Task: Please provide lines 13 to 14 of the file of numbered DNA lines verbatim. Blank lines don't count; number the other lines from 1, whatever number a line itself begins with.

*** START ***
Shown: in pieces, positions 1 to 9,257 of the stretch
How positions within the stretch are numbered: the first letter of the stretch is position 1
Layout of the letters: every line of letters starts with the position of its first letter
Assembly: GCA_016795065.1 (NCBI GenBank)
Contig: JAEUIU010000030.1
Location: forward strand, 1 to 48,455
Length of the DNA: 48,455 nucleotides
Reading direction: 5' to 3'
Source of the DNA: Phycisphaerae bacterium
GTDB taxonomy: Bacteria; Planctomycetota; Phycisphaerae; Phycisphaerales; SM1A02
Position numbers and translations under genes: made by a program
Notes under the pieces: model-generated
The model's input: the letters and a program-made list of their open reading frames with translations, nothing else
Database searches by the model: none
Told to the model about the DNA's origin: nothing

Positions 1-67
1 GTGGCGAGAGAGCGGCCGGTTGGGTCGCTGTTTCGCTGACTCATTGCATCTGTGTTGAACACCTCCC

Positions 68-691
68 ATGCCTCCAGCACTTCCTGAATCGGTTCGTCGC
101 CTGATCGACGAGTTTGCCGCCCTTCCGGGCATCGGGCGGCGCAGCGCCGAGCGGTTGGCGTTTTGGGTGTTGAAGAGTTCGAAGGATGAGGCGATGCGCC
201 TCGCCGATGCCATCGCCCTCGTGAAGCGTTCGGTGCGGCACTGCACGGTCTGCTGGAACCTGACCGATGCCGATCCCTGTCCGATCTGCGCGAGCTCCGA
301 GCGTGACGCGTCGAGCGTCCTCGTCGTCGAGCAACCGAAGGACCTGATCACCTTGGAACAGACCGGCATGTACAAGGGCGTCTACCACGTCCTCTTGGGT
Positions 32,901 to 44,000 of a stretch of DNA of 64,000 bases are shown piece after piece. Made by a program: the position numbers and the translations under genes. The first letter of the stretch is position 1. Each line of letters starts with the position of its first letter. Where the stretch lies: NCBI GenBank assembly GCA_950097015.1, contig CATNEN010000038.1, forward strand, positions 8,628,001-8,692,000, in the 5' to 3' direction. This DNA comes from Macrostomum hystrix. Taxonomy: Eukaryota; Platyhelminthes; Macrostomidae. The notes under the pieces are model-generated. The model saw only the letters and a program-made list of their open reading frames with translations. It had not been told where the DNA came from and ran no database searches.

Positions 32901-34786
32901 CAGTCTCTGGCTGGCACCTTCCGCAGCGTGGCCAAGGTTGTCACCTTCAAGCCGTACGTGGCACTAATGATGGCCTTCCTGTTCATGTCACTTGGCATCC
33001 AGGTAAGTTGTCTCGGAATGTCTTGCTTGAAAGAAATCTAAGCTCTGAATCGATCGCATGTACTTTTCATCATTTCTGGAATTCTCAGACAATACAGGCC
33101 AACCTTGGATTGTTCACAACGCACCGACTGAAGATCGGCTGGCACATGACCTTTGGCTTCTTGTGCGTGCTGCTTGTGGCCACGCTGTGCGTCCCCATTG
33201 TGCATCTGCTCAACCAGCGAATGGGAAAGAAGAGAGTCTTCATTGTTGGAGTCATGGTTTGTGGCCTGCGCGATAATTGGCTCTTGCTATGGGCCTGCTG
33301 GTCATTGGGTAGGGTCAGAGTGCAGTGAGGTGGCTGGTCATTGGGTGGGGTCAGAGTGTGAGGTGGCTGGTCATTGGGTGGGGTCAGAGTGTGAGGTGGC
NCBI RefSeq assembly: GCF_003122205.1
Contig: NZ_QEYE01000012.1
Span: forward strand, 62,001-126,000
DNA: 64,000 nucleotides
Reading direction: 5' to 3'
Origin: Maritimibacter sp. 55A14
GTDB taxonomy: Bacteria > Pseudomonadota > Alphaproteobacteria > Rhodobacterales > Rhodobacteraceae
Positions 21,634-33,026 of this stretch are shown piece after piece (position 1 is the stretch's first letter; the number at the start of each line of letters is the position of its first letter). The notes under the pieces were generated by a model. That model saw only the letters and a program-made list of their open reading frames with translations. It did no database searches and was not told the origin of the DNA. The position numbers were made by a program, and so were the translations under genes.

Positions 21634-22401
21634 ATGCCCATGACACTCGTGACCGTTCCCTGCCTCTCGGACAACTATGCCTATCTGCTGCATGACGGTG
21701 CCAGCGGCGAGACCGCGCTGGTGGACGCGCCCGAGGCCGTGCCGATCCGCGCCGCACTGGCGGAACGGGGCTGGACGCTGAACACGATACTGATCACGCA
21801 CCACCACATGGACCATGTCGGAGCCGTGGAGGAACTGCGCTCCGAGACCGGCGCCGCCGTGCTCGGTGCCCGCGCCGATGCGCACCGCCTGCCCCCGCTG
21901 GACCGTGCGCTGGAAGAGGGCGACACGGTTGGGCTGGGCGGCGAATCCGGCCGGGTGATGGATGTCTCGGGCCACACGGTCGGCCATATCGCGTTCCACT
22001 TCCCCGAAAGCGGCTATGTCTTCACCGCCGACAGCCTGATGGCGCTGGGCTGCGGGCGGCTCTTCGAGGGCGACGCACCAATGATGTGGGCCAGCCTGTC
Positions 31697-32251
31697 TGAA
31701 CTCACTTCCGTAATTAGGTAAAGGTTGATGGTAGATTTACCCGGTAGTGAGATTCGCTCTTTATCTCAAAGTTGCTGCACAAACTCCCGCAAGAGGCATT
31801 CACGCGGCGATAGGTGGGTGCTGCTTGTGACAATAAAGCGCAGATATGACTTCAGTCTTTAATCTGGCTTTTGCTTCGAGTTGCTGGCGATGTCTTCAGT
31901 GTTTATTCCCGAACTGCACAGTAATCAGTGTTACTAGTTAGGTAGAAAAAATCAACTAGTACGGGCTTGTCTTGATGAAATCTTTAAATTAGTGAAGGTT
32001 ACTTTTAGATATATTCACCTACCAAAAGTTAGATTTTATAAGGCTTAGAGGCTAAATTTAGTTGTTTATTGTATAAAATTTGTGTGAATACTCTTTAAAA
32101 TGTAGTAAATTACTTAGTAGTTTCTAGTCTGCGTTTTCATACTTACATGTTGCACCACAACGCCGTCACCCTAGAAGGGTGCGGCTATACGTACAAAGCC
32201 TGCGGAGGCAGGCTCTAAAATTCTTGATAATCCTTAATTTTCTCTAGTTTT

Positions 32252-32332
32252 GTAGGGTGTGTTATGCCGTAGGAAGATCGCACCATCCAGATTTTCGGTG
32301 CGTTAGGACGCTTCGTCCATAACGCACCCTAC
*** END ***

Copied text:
The model's input: the letters and a program-made list of their open reading frames with translations, nothing else
Database searches by the model: none